Additionally, it is telling that in this BSC Building America report, only one high-performance foundation analysis even mentions thermal mass effects (Case Study 12), and even in this case thermal mass effects are mentioned only in passing.


  1. Keith Gustafson | | #1

    I dunno, but I have a different take on the ORNL report, it seems to point out 'significant' savings from thermal mass effects.

    Martin as usual completely correct that mass does not increase r value. because r value is a static measurement. If it was exactly 20 degrees 24/7 all winter long, thermal mass [in a wall assembly] would be meaningless. The world however is dynamic, so a high mass wall really only has to fight the average over 'x' time rather than peak delta T, or so I would guess. The ORNL report link seems to call that worth at least 10 percent.

    ICF and other manufacturers should not lie about R value. There is however value that can be expressed.

    I think intuitively that it is easier to heat a brick structure than a tent, although they have similar r values.

  2. User avater
    Armando Cobo | | #2

    Moisture management is 1st...
    With basements is more important to have the best moisture barrier and details that the kind of insulation and where is installed. As long as R10-R15 min. is installed on the foundation wall (inside or outside) and under the slab, it makes small difference in energy efficiency; so it becomes an issue of budget, preference of insulation and workability. I would spend all my money and effort on the moisture management on the basement walls and slab.

  3. User avater
    Elden Lindamood | | #3

    Tongue-in-cheek effectiveness
    Yesterday I was driving my car at 90 miles per hour! Okay, actually I was going 65 miles per hour, but it was into a 25 mph headwind, so my EFFECTIVE speed was 90 mph. So now what I can't figure out is why, if I was going 90 miles an hour, it still took me 2 hours to travel 130 miles.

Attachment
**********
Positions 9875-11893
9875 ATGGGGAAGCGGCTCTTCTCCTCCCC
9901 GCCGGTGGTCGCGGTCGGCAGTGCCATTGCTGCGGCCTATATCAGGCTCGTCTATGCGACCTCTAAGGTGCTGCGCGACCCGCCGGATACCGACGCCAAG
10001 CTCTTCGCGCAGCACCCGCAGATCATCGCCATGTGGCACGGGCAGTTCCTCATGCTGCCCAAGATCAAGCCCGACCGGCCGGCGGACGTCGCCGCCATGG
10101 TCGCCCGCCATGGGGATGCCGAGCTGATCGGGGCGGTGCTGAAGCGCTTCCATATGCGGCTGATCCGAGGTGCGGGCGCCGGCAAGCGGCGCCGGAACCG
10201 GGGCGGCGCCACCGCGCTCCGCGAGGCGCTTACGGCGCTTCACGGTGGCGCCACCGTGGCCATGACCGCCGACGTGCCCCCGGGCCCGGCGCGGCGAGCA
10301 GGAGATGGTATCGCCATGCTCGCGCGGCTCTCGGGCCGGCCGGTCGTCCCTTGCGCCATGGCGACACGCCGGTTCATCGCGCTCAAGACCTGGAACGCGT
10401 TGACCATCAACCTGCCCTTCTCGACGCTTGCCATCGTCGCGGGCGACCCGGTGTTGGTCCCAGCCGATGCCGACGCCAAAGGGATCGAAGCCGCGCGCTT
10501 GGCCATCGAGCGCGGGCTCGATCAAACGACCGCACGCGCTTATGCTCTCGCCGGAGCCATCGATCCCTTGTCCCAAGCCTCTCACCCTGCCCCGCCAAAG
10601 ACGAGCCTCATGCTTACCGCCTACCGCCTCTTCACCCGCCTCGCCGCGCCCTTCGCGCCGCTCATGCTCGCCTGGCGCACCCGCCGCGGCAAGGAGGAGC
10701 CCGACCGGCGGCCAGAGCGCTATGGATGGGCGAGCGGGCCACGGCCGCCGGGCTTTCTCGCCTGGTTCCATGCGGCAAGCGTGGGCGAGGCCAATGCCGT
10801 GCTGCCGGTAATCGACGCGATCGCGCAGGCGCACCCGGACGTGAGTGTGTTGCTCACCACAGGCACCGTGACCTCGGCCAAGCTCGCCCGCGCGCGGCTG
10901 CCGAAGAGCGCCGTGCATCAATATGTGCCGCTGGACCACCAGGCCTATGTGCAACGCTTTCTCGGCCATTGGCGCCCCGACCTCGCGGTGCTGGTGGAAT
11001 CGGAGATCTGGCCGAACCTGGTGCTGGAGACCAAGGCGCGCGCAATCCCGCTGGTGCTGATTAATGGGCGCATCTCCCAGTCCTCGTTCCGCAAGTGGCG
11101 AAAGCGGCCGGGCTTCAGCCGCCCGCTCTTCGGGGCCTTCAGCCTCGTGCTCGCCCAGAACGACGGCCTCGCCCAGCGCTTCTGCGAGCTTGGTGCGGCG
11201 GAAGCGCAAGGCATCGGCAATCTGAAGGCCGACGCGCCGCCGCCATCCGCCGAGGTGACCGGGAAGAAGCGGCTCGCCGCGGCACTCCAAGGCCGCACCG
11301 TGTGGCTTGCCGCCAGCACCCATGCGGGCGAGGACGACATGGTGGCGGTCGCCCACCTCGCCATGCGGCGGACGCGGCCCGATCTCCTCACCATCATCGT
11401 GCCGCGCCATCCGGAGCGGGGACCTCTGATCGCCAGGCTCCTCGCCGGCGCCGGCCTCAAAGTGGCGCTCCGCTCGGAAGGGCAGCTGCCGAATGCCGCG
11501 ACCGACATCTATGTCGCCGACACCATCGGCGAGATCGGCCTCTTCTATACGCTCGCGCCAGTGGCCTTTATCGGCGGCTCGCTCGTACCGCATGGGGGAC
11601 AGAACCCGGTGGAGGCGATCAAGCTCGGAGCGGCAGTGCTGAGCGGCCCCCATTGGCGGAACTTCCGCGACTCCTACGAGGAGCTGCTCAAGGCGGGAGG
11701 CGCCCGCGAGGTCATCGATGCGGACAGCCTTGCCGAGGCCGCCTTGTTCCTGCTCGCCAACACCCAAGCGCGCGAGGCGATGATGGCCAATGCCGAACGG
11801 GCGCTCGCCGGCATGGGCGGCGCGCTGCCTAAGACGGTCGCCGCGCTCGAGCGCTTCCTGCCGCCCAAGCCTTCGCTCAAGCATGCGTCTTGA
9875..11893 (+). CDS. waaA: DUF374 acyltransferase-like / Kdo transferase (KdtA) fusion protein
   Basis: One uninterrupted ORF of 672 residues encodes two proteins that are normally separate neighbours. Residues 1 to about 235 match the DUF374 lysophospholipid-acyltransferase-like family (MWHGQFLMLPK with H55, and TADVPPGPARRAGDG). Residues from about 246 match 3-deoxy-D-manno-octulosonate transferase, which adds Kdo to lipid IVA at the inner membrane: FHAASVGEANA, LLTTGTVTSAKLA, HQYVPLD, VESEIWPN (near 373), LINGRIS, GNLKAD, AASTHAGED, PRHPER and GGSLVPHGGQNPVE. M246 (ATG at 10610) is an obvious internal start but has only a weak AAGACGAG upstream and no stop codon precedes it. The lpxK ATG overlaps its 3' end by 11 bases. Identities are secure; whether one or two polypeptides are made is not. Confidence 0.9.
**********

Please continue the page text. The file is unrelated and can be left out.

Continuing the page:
I mean, yeah the ground was only passing under the car at 65 mph, but if my effective speed was 90mph, then I would think I would at least have averaged 77.5 mph after adding in the speed lag.

  4. Roger Anthony | | #4

    Foundation Insulation?
    Surely we insulate to either keep warm or cool at lower cost, with the benefit of improved comfort?
    Therefore my question is. Why insulate a crawl space when it is not used?
    Surely the logic is to insulate as close to our comfort zone as possible?
    With this in mind placing the insulation over the floor, as a floating floor and on the inside of the walls and ceilings, means using less insulation and saving years of costs heating the mass of the building.

  5. User avater GBA Editor
    Martin Holladay | | #5

    Response to Roger Anthony
    There are lots of reasons to insulate a crawl space. Here in Vermont, insulating a crawl space is a necessity, not an option, because plumbing pipes will freeze if the builder forgets to insulate the crawl space.

    In warm climates, builders often install ducts in a crawl space, so those crawl spaces need to be insulated to keep the ducts within the home's conditioned space.

    There is one more reason to insulate and seal crawl spaces: in humid climates, vented crawl spaces don't work. They become soggy nightmares.